I am a 40-year-old married man and I don't have orgasms. What's wrong with me?

Published February 20, 2003 8:30PM (EST)

Dear Cary,

I'm a 40-year-old straight, married male. My problem is, I do not have an orgasm when I come. This is not to say I do not enjoy sex; I do! It always feels good when I come: I get that sensation of impending release, and then bang, I come, but it's not an orgasm. I know it's not an orgasm because I've had two in my life: once, the first time I successfully jerked off as a kid, and the second, with a girl who gave me the world's greatest hand job. But that's it.

I've had a fair number of lovers, but aside from that one hand job, I've never had an orgasm with any of them (again, it felt good, but not orgasmically good). I am now married to a woman I find beautiful and sexy, and who loves to give oral sex as well as have intercourse. Our sex life is fine. I'm in good health, fit, and my doctor says my plumbing checks out OK. So, why can't I orgasm?

If you can help me out here, I'll be immensely, unbelievably, earth-shatteringly grateful.

So Near, Yet So Far

Dear So Near,

For heaven's sake, man, I'm a writer, not a doctor! I really must plead bafflement, perturbation, weariness, consternation, a terrible fearsome blankness. It sounds as if you are saying, I breathe, but I do not really take a breath; I eat, but I do not really eat.

I really have no idea. I also have no diploma. I think this may be one for the professionals who have diplomas. But if you will indulge me, I will try to offer some suggestions.

Chief among them must be that you yourself first endeavor to better define your problem. I get the general gist of it, but there must be more to this "bang, I come, but it's not an orgasm." Granted, perhaps you are not happy with the phenomenon, but to me, and I guess to most of the male population, it's like, duh, dude, you are having an orgasm. And yet you are saying something happened to you twice in your life that was so qualitatively different that it alone stands to define the word "orgasm," to the exclusion of all these other minor events that are -- what? -- the orgasmless comings and goings of mildly interested sperm, barely roused from torpor by a vague sensation of friction and the sense that it's too warm in the apartment, to trudge wearily toward some dubious promise of minor diversion, like critics filing into a screening room?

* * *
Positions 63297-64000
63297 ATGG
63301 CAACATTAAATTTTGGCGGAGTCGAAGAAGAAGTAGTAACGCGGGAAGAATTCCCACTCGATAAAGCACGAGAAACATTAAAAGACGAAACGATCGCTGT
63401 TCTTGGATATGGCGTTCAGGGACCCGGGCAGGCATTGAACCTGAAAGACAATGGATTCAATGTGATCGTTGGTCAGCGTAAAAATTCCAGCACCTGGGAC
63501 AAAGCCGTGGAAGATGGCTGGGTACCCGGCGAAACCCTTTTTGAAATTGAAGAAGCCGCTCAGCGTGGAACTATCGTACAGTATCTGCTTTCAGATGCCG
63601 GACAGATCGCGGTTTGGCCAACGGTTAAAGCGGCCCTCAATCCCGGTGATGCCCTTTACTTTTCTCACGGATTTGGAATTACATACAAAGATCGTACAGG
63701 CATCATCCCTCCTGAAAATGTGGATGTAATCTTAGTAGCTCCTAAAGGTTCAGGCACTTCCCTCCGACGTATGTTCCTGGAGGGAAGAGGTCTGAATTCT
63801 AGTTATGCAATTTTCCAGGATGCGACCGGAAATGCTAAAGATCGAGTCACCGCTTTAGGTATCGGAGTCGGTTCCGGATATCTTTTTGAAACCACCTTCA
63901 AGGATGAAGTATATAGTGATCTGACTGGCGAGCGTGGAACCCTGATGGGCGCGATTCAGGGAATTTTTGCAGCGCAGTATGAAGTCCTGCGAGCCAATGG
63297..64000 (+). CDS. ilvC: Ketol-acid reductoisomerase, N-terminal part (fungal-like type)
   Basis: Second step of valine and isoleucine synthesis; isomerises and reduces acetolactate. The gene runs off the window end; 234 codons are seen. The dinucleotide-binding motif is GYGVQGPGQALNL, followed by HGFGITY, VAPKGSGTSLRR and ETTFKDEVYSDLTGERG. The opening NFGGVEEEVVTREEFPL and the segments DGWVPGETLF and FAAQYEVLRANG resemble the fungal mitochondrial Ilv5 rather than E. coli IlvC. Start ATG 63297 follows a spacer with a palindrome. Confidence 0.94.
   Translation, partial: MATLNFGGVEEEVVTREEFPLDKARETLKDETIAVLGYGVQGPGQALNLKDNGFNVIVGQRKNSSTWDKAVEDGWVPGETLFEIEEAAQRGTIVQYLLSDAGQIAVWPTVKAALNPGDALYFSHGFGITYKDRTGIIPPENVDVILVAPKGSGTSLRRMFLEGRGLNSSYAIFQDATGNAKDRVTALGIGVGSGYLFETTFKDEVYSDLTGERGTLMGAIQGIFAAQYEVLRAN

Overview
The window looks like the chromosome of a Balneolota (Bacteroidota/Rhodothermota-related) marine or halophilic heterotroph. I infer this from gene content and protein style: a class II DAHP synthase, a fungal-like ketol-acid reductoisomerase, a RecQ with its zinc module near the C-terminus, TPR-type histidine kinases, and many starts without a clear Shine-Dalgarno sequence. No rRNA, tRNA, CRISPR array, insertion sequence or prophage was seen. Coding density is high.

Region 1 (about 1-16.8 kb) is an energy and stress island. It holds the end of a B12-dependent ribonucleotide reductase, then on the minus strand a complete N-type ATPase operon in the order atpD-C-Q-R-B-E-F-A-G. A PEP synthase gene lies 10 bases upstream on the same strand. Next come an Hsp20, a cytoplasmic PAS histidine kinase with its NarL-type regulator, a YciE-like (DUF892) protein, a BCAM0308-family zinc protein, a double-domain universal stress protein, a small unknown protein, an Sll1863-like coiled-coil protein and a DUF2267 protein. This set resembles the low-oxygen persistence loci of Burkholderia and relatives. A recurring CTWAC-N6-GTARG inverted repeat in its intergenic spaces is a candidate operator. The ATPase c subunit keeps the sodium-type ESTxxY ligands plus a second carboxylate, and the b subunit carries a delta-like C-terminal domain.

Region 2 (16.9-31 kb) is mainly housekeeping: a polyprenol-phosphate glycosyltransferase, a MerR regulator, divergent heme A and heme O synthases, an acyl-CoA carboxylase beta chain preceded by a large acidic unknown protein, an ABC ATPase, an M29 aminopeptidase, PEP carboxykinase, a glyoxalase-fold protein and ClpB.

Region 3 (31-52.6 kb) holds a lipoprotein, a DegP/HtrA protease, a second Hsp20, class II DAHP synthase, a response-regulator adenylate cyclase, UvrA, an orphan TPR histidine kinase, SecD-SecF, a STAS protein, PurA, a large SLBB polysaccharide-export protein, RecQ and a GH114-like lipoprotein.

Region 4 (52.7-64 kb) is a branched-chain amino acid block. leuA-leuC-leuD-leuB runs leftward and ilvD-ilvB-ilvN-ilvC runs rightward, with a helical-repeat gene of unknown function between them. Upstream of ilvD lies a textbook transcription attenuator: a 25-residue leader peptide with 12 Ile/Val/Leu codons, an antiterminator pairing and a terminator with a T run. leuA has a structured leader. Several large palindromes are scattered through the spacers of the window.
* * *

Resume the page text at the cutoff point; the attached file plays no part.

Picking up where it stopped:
If your orgasms are anything like critics filing into a screening room, God help you, my man.

Seriously, I say two things: One, it may help to consider the matter of semantics, and to consider your experiences as along a scale of intensity, rather than to say that there are orgasms and not orgasms. And, two, I really think you should consult an expert in the vast lore of sexual response, perhaps a professional surrogate. That might work. They know things that the rest of us don't.

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Want more advice from Cary? Read yesterday's column.

By Cary Tennis

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